Delhi H.C. in Harsh Mendiratta v. Maharaj Singh [95 (2002) DLT 78] said that an action for defamation was maintainable only by the person who was defamed and not by his friends or relatives.
The state of English law considered to be unsatisfactory as it leads to the conviction of innocent people. Defamation Act, 1952 was passed under which the publisher didn’t intend to publish concerning other men, or the words are not defamatory on the face of it or under what circumstances it is considered defamatory, the court will hold the defamer liable.

PUBLICATION OF THE STATEMENT

No action for defamation lies unless the statement is published, the publication doesn’t mean that the statement to be published in the press, publication means in the knowledge of any prudent person other than the person defamed. Defamatory statement in the closed envelope is no publication. Dictating a defamatory statement to stenographer is defamation, other than a private secretary. If a letter is sent in the name of the son and the father read it, there is no publication. A statement on the postcard or telegram is defamation no matter who read it. If a statement is written in the third language other than the common tongue and someone else read it on his behalf, it amounts to publication.

If a spouse writes a defamatory statement (in private) to another, it doesn’t amount to defamation; the same happens in T.J. Ponnam v. M.C. Verghese [AIR 1970 SC 1976].

TRUTH

In defamation, there cannot be better defence than the truth. The law will not allow the plaintiff to recover any loss that arises from the defamatory statement if it founds to be true. The defence is still available even though it was done with malicious intent, partially or substantially correct information can also avail the defence of truth. In the case of Alexander v. North Eastern Rely.,[ (1885)6 B & S 340].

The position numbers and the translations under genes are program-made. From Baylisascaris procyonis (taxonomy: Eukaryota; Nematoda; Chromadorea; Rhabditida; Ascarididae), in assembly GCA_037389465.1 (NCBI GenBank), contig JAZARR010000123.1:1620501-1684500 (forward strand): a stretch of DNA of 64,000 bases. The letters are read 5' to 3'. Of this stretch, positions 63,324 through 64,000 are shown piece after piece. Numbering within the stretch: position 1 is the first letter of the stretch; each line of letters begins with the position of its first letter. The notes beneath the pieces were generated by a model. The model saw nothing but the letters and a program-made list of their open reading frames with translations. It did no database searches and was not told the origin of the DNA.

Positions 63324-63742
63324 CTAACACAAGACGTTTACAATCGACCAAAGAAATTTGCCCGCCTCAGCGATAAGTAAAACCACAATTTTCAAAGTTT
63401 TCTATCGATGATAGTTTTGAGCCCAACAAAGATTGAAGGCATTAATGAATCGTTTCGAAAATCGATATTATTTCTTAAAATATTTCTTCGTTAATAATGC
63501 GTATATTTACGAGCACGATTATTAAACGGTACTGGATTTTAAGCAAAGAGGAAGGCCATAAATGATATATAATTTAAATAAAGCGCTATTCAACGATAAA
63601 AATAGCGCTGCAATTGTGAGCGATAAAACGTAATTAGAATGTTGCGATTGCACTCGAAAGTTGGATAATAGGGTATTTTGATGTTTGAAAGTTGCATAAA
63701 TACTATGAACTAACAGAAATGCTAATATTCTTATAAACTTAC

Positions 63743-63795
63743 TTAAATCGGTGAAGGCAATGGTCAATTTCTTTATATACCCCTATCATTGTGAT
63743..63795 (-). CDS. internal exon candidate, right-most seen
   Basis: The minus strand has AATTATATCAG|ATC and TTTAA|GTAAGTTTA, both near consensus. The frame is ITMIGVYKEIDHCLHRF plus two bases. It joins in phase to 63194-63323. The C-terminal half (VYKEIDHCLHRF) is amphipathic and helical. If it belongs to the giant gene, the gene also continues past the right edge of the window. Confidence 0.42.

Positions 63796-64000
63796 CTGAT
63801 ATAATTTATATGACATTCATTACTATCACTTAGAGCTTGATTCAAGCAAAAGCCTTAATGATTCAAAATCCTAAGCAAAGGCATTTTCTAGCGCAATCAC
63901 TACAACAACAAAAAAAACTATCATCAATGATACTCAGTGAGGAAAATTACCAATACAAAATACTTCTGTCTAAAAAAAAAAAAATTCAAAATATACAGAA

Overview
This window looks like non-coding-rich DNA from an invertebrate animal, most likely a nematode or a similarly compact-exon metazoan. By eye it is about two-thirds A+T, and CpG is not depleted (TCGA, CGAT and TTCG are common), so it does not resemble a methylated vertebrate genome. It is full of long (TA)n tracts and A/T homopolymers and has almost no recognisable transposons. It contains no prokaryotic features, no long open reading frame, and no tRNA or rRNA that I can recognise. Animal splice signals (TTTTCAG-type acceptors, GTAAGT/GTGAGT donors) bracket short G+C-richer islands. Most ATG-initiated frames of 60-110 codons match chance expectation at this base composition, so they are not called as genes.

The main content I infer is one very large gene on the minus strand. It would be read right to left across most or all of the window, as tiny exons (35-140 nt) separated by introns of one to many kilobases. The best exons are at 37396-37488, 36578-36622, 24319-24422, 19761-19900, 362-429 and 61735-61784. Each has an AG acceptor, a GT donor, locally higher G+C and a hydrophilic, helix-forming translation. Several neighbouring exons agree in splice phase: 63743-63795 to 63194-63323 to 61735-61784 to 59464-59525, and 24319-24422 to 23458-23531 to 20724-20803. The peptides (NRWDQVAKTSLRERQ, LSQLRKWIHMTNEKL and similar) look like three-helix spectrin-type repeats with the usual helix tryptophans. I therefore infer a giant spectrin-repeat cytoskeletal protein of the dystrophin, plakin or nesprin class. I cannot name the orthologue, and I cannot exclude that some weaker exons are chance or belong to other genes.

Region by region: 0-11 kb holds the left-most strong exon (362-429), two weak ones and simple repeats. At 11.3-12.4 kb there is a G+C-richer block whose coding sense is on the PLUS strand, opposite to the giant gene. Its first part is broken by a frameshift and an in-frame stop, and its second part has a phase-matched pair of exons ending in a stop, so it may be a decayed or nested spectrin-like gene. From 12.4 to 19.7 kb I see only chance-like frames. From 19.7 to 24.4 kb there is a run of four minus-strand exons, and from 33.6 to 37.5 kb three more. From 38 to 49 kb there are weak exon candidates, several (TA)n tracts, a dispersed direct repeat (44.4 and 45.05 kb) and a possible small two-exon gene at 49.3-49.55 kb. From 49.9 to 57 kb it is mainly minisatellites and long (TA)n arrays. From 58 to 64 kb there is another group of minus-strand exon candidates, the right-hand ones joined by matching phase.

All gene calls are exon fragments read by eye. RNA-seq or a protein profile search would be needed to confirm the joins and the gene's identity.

“News was published in the newspaper that X has been sentenced to a fine of 1 pound or three weeks imprisonment. In the alternative, while in fact X was sentenced to a fine of pound 1 or 14 days imprisonment. It was held that the statement in the press was substantially correct, and no action lied, if defamer fails to prove the truth of the statement, he is liable”.

FAIR COMMENT

Fair comment is also the defence of defamation if done for the public interest. Comment means an expression of opinion; the following are the requirements of fair comment.
1. It must be an expression of opinion.
2. Comment must be fair.
3. It must be made in the public interest.
Comment and statement of fact are two different things. Comment is an expression of opinion on certain fact and circumstances and not a statement of fact. Comment should be fair, and no comment can be based on false facts.

PRIVILEGE

There are certain instances when the law recognizes the freedom of speech has privilege even if it was defamatory. They have further divided it into two types.
1. Absolute privilege- No action for defamation lies even though it was done with malicious intent. This privilege applies to Parliamentary Privilege, Judicial proceedings and state government.

2. Qualified privilege- In case of qualified privilege, the statement must be made without malicious intent. To avail the defence of qualified privilege, the following requirements should be satisfied.

2.1 It must be made in discharge of duty.
2.2 It must be made in the protection of interest.
2.3 It must be a fair report of parliament, judiciary or any other proceeding.

REFERENCES

• WINFIELD AND JOLOWICZ, TORT 360 (W. V H. Rogers., 18th ed. Sweet &Maxwell, 2010).
• CLERK & LINDSELL ON TORTS, (Sweet & Maxwell Publication, 22nd Ed. 2018).
• Ratanlal & Dhirajlal, THE LAW OF TORTS (GP Singh ed., 26th ,2010)
• https://blog.ipleaders.in